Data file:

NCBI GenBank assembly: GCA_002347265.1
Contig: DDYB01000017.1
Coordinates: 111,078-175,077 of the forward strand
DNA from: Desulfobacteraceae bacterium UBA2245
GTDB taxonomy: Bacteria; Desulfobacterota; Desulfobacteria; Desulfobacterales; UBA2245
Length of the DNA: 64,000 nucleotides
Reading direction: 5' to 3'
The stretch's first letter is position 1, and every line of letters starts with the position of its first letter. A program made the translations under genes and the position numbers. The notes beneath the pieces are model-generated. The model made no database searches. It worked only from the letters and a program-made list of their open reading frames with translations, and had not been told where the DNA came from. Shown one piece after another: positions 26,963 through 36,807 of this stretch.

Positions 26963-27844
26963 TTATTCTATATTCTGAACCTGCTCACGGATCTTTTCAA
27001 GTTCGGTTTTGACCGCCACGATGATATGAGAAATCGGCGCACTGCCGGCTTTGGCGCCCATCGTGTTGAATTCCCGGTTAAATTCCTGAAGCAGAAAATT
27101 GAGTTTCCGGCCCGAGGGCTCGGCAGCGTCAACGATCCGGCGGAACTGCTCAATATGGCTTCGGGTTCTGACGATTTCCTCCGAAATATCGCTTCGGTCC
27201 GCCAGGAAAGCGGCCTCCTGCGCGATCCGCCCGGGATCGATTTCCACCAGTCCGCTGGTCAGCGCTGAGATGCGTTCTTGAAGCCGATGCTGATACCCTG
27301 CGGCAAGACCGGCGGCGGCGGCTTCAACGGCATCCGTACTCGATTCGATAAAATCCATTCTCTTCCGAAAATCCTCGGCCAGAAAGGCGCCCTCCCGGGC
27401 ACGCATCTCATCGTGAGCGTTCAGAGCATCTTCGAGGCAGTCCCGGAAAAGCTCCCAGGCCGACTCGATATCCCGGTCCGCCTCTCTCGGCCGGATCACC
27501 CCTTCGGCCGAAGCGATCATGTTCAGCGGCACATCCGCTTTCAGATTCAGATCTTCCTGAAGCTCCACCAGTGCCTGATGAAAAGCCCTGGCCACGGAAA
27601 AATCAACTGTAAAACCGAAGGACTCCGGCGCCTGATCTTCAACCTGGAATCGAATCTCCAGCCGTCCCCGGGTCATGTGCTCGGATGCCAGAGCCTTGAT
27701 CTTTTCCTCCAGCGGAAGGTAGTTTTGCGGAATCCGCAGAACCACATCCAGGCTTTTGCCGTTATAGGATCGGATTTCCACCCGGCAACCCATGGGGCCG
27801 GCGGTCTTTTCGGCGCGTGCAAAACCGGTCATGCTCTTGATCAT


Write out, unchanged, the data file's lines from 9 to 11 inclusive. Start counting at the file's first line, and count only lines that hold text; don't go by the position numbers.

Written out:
Positions 26963-27844
26963 TTATTCTATATTCTGAACCTGCTCACGGATCTTTTCAA
27001 GTTCGGTTTTGACCGCCACGATGATATGAGAAATCGGCGCACTGCCGGCTTTGGCGCCCATCGTGTTGAATTCCCGGTTAAATTCCTGAAGCAGAAAATT